Bishop City Council met Monday night at City Council Chambers on West Line to approve the Fiscal Year 2012-2013 budget, discussed at a public hearing last week. What began as a simple issue of “Yay” or “Nay” took a turn into more complicated territory after Mayor Pro-Tem David Stottlemyre voiced his reservations.
“At the hearings, I had some concerns about the budget as presented,” Stottlemyre said. “This time around I believe, with the economic climate the way I read it, I’d rather not see us approve this budget just yet.”
He explained that he had done his own calculations to determine the FY 12-13 General Fund deficit, and projected an additional potential deficit of $318,000 to add to the existing projected shortfall.
By his calculations, the General Fund deficit of $516,930 as stated in the preliminary budget would be closer to $835,500. Therefore, Stottlemyre said, “I would rather err on the side of playing it safe.” He elaborated that he would prefer to wait until city accountants’ audited financial statements came back to the Council in several weeks, and perhaps even wait to complete labor negotiations before agreeing to a FY 12-13 budget.
“What if we adopted the budget with a stipulation that we’d come back and review it with the audited financials and labor negotiations?” asked Councilmember Jeff Griffiths. Mayor Pro-Tem Stottlemyre replied that he was worried if the Council adopted the budget as is, “some people tend to rely on those numbers” and would be disappointed if further cuts were made.
Councilmember Jim Ellis sided with Mayor Pro-Tem Stottlemyre on the issue. “We’re in such a rush to adopt [the budget] and all the pieces aren’t quite there yet,” he said. “There’s an audit, which is going to hurt, and then there is that big cloud hanging over us as far as what’s going to happen with negotiations and what that’s going to do to us 2 years down the road.”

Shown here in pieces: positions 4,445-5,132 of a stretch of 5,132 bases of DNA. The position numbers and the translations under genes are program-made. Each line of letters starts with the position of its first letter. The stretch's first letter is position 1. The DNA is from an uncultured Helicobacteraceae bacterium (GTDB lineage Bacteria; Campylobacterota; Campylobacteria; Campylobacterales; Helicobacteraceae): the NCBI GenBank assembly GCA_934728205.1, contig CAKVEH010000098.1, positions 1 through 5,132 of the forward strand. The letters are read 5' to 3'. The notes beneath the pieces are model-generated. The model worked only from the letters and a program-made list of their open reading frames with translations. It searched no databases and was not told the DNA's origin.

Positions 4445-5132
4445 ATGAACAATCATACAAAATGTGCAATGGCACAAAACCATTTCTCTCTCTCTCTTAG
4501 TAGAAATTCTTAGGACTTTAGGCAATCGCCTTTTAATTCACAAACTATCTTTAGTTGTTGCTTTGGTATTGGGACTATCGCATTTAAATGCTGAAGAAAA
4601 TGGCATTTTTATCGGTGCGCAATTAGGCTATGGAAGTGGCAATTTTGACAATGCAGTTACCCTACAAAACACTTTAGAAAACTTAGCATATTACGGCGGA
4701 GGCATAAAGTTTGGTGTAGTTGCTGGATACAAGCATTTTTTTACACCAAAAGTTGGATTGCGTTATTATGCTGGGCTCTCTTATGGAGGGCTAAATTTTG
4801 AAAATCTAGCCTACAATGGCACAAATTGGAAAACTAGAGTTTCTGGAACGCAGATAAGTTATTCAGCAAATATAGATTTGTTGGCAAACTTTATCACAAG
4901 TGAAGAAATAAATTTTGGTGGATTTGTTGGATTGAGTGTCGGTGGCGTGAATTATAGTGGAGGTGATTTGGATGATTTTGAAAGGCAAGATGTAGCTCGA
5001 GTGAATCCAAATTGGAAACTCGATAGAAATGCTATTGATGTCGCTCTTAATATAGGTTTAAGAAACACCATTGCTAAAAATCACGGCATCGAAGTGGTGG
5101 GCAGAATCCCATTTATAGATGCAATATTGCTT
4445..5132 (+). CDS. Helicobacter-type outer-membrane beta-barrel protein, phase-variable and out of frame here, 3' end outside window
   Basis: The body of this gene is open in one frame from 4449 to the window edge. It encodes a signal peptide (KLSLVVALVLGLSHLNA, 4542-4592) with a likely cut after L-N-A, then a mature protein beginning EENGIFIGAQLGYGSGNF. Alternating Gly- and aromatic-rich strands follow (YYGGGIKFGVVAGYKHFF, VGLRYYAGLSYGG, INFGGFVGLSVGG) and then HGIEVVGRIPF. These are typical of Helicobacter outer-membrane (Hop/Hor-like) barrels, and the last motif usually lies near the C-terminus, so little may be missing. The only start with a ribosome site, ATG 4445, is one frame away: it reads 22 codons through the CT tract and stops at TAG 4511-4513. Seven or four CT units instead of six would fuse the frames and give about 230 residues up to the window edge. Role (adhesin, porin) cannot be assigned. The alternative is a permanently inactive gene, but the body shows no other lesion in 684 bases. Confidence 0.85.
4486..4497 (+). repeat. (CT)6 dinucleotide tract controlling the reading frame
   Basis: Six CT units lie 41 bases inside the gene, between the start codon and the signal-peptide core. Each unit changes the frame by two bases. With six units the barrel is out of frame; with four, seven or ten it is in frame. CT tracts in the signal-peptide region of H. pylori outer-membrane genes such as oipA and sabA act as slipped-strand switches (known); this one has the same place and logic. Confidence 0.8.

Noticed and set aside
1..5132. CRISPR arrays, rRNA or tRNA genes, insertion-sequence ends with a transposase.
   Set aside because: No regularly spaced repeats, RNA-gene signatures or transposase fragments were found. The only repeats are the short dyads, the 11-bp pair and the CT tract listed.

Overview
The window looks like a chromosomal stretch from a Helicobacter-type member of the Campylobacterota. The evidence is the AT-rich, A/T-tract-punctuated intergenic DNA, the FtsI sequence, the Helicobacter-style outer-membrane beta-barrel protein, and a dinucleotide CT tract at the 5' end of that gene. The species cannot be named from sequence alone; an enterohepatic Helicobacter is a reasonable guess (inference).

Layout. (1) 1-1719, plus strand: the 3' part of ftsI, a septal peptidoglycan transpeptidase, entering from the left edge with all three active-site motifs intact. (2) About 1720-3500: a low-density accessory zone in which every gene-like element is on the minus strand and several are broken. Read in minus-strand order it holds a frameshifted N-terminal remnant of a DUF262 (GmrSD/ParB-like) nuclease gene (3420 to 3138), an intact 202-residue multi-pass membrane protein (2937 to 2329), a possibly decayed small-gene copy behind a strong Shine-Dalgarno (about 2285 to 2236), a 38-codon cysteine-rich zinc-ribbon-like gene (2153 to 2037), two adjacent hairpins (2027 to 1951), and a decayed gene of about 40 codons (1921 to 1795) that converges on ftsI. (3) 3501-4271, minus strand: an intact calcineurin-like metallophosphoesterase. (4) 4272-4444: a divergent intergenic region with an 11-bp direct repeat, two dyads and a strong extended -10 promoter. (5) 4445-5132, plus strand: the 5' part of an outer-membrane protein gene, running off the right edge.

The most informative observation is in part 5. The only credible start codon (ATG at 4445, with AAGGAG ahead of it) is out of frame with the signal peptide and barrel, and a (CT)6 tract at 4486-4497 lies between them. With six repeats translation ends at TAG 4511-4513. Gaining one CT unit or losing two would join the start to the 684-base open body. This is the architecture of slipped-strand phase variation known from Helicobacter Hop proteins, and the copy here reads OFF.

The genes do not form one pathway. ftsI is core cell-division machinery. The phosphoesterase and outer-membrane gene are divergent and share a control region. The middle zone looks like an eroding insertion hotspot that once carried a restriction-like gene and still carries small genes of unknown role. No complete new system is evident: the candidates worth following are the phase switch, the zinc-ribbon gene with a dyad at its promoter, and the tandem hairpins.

However, City Attorney Peter Tracy pointed out that the preliminary budget “is not actually a binding document, in many respects,” and that changes based on future financial data were to be expected. “I think it’s just [an issue of] semantics,” added Councilmember Griffiths. “I really don’t have a preference on how we do this because I think it’s the same either way. My only worry is losing all the hard work we put in during the budget hearings.”
Mayor Pro-Tem Stottlemyre’s motion to continue consideration of the preliminary budget to Dec. 12 was not approved by the Council. Said Councilmember Griffiths, “I’m almost positive you won’t have the answers to your questions by then.” Instead, the Council approved the preliminary FY 12-13 budget and directed staff to bring the budget back to be re-agendized for further discussion at the Dec. 12 meeting.
“I hope I’m wrong, I really do,” said Mayor Pro-Tem Stottlemyre after the meeting. “I just felt we had more time to be cautious in our approach to this. We don’t have to do business as usual. I wanted to let the public know the city of Bishop is being more careful.”
The Council’s next scheduled regular meeting will be Nov. 14.